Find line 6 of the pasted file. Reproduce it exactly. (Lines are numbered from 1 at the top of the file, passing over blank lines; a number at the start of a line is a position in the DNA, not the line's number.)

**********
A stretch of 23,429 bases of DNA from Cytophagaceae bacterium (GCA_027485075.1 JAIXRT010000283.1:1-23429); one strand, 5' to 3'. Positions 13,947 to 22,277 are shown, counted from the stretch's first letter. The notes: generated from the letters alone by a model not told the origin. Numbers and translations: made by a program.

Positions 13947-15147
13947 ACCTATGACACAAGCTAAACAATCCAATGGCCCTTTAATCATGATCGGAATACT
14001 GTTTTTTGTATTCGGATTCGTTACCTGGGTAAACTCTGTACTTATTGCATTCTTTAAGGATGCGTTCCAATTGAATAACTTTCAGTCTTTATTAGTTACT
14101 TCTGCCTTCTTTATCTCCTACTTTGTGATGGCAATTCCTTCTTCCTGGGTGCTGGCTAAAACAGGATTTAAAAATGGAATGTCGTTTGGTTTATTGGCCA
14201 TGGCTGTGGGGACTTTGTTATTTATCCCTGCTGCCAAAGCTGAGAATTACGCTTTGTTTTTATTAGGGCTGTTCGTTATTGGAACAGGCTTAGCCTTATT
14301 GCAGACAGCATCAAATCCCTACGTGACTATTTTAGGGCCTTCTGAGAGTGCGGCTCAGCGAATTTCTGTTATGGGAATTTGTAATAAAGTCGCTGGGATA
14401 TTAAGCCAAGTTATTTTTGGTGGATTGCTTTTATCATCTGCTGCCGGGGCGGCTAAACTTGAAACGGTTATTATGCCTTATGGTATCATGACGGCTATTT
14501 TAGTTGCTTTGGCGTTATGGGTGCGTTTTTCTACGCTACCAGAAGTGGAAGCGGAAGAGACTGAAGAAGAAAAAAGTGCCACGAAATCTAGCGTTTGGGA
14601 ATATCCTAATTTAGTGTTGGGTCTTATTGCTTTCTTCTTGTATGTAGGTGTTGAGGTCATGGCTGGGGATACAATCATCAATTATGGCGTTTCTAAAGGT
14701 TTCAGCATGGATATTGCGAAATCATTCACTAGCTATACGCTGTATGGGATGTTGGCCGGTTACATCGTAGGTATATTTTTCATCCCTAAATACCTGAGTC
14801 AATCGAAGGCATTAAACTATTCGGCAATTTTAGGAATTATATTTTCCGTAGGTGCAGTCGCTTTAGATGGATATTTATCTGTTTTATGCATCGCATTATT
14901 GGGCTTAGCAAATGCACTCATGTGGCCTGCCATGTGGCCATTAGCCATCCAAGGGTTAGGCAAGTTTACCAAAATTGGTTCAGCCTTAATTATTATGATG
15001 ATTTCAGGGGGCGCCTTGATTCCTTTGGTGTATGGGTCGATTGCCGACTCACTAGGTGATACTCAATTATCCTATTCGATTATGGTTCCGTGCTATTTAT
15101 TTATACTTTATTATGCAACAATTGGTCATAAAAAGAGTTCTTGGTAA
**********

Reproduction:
14201 TGGCTGTGGGGACTTTGTTATTTATCCCTGCTGCCAAAGCTGAGAATTACGCTTTGTTTTTATTAGGGCTGTTCGTTATTGGAACAGGCTTAGCCTTATT